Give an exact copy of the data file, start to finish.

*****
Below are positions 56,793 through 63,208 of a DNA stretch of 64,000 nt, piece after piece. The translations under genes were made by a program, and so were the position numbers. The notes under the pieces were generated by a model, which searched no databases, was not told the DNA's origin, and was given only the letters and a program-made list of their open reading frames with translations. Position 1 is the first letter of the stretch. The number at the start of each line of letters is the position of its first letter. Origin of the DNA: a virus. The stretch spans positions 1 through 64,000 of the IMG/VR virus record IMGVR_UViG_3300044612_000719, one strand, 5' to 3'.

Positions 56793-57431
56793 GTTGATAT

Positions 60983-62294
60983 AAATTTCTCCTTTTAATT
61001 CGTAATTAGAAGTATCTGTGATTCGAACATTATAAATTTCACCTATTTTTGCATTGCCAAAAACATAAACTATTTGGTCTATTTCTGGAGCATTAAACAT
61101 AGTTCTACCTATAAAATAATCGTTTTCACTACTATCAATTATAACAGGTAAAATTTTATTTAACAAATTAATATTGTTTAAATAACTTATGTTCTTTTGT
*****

Below are positions 56,793 through 63,208 of a DNA stretch of 64,000 nt, piece after piece. The translations under genes were made by a program, and so were the position numbers. The notes under the pieces were generated by a model, which searched no databases, was not told the DNA's origin, and was given only the letters and a program-made list of their open reading frames with translations. Position 1 is the first letter of the stretch. The number at the start of each line of letters is the position of its first letter. Origin of the DNA: a virus. The stretch spans positions 1 through 64,000 of the IMG/VR virus record IMGVR_UViG_3300044612_000719, one strand, 5' to 3'.

Positions 56793-57431
56793 GTTGATAT

Positions 60983-62294
60983 AAATTTCTCCTTTTAATT
61001 CGTAATTAGAAGTATCTGTGATTCGAACATTATAAATTTCACCTATTTTTGCATTGCCAAAAACATAAACTATTTGGTCTATTTCTGGAGCATTAAACAT
61101 AGTTCTACCTATAAAATAATCGTTTTCACTACTATCAATTATAACAGGTAAAATTTTATTTAACAAATTAATATTGTTTAAATAACTTATGTTCTTTTGT